In 2013, 29-year-old Ian Barber allegedly posted nude photos of his ex-girlfriend on Twitter and sent them to her employer and sister. New York prosecutors charged him with aggravated harassment, but the charges were soon thrown out. It was not because evidence pointed to someone else as responsible for the disclosure of the woman’s nude photos. Rather it was because Barber did not send the photos directly to the victim, as New York’s aggravated harassment law requires.
Many state harassment and stalking laws, like New York’s, require proof that the defendant directly contacted the victim. Take Colorado’s, which defines harassment as repeated “forms of communication with another person” in a manner that would cause a “reasonable person to suffer serious emotional distress” and that “does cause that person to suffer serious emotional distress.”
As the Barber case shows, much online abuse is beyond the reach of harassment and stalking laws. Cyberharassment typically involves threats, lies that cause reputational harm, impersonations inviting sexual contact and invasions of sexual privacy, such as the nonconsensual posting of nude photos. Although perpetrators may contact victims directly by text or email, they often target them on blogs, websites and message boards as well. Searches of victims’ names feature threats, lies, impersonations and nude images for potential employers, clients and contacts to see. Victims experience fear and emotional distress; they have difficulty getting jobs; their online reputations are ruined. Strangers contact them for sex.
Cyberharassment inflicts considerable damage even if it is not sent directly to victims. Lawmakers could hardly have anticipated this possibility when they adopted harassment and stalking laws, many in the early 1990s. In the late 20th century, stalkers may have followed victims as they traveled to and from work, sent terrorizing letters or repeatedly called them in the middle of the night. Today social media and blogs are used to harass victims, often without direct contact.
States should revise their stalking and harassment laws to reflect this new reality.
Currently, many state harassment and stalking laws do not cover rape threats and nude photos of victims posted on a harasser’s blog or website, online ads that falsely claim victims’ interest in anonymous sex or defamatory lies that appear on message boards. These deeds are not covered because the abuse is not communicated directly to victims. But stalking and harassment laws should cover any means, methods or technologies exploited by perpetrators to persecute victims. Prosecutors should be able to present the totality of the abuse; that totality, after all, is what imperils victims’ safety, careers and peace of mind.
Lawmakers need not start from scratch. In 2013, Congress updated the telecommunications harassment statute by replacing the language “harass any person at the called number or who receives the communication” with “harass any specific person.” This allows federal prosecutors to present a full view of the damage, including texts, tweets or blog posts. State lawmakers should follow Congress’ lead.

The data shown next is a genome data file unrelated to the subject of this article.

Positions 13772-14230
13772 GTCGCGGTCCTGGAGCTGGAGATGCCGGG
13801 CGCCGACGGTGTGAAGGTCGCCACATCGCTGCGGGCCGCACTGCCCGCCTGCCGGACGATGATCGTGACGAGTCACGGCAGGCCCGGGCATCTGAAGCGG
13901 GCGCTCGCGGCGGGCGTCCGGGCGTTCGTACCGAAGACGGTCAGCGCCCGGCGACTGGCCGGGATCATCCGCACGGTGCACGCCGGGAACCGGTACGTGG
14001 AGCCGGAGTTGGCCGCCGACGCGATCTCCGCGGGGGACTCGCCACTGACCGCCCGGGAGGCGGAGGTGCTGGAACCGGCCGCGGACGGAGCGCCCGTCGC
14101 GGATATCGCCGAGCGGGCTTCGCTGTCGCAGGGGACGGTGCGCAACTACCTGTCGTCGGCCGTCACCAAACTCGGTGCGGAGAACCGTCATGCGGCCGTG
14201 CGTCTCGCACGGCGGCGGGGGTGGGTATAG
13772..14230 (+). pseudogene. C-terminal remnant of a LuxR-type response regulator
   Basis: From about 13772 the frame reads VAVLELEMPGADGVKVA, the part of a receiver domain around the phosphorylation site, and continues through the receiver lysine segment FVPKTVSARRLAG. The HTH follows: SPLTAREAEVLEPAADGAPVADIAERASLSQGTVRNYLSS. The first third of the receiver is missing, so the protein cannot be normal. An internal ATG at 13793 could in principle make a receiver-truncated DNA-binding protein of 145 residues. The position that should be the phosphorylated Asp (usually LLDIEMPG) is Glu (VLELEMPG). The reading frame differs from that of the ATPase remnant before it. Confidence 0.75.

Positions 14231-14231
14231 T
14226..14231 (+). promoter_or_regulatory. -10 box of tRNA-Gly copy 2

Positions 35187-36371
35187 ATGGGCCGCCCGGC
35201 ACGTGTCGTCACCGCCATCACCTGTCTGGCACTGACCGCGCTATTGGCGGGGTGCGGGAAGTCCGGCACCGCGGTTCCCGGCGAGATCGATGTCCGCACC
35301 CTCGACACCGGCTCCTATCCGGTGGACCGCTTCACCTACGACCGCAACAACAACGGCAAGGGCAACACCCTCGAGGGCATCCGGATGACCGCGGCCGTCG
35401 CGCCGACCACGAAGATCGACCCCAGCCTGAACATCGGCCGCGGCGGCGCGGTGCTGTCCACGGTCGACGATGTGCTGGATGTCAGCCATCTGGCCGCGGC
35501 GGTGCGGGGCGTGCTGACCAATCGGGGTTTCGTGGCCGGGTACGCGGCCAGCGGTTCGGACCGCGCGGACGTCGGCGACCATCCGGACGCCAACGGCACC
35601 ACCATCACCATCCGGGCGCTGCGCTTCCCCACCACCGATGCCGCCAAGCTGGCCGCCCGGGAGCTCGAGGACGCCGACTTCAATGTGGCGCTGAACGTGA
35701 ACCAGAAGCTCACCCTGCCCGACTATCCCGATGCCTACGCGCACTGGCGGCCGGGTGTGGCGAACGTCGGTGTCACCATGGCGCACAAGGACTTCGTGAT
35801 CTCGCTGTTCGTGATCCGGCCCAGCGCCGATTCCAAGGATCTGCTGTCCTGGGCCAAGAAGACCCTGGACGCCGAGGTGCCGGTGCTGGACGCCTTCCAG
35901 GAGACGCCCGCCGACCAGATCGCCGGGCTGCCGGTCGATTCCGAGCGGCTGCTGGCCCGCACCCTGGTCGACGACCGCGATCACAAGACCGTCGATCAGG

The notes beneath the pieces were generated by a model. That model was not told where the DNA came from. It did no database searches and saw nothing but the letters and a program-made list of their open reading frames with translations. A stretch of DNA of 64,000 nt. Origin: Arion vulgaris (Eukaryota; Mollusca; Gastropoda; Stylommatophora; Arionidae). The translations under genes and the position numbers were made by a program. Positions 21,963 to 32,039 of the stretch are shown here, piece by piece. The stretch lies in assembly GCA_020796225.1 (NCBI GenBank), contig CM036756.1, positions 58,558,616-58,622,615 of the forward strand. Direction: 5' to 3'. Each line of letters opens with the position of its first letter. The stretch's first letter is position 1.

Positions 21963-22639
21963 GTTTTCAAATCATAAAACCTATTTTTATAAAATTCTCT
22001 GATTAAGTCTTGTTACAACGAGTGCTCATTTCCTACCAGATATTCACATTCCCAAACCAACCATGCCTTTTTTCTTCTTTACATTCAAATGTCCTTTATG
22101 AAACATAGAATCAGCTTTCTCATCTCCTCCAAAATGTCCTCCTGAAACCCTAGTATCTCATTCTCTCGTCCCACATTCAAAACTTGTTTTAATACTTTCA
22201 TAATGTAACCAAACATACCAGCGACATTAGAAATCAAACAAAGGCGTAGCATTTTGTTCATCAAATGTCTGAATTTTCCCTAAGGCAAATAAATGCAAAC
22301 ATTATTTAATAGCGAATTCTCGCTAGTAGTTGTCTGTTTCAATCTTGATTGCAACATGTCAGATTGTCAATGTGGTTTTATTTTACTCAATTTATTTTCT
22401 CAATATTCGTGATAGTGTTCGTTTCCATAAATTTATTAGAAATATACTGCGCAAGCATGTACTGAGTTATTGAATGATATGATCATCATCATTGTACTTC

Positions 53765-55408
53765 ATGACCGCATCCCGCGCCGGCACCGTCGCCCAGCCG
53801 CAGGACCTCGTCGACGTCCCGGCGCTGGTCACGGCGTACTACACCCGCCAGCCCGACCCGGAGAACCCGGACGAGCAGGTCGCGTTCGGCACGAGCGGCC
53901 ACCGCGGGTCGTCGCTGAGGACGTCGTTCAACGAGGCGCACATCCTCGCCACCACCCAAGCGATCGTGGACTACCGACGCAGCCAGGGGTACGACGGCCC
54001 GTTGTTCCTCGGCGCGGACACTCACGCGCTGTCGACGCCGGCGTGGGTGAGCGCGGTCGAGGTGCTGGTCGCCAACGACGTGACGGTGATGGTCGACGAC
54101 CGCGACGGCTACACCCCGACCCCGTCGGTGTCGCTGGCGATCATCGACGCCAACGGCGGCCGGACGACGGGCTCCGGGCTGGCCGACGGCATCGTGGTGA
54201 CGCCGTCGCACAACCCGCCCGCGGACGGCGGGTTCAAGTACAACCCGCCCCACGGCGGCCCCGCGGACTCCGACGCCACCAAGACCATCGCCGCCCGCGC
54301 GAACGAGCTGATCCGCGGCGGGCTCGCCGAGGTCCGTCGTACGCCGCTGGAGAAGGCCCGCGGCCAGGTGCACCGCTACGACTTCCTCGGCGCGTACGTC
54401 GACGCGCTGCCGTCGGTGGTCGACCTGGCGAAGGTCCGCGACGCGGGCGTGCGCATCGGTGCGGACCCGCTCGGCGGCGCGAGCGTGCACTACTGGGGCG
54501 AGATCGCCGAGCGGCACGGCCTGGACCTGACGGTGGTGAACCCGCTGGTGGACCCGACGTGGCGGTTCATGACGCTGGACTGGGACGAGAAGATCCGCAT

When amending their statutes, lawmakers should avoid overly broad or vague language that raises due process and free speech concerns. Many harassment laws cover communications likely to cause annoyance. Those statutes are vulnerable to constitutional challenge because annoying speech — such as repeatedly calling someone nasty names — is constitutionally protected. As states revise their laws, they ought to eliminate such language.
Such reform must be paired with mandatory cyberharassment training for law enforcement. Far too often, police officers fail to address cyberharassment complaints because they lack familiarity with the technology and the law. Victims are often advised to turn off their computers even when there are applicable harassment and stalking laws, because the police officers don’t know how to investigate such cases. A local police department told a woman facing online rape threats that she should pay no attention because it was just “boys being boys.” Law enforcement advised a revenge-porn victim that her ex had the right to publish her nude photos and video next to her name and the suggestion that she “masturbated for her students,” because she had shared the images with him. When the journalist Amanda Hess went to law enforcement after being repeatedly and graphically threatened on Twitter, the officer told her to go offline to avoid the abuse.
Thankfully, steps toward reform are already happening. Last week Twitter and Reddit barred the posting of nude photos without the consent of the subjects. This week Facebook clarified its prohibition of nudity to make clear that it was banning revenge porn. Crucially, Facebook is using its policy changes to explain the reasons for its bans so it can better teach users about the harms inflicted and thus help shape user norms. Helen Norton, an associate professor of law at the University of Colorado Law School, and I urged online platforms to do just that in a law review article published in 2011. It is gratifying to see Facebook explain the reasons behind its bans and give users an opportunity to respond.
There is action at the state level as well. In the past 18 months, 14 states have prohibited the nonconsensual posting of people’s nude photos in violation of their trust and confidence, bringing the total number to 16. Thanks in part to the hard work of the Cyber Civil Rights Initiative, 22 states and the District of Columbia are considering proposals to criminalize nonconsensual pornography. State attorneys general, such as California’s Kamala Harris, are devoting resources to devising more effective training programs for law enforcement.
With such changes taking root, lawmakers in other states should follow suit, take note of online abuse and reform their harassment and stalking laws.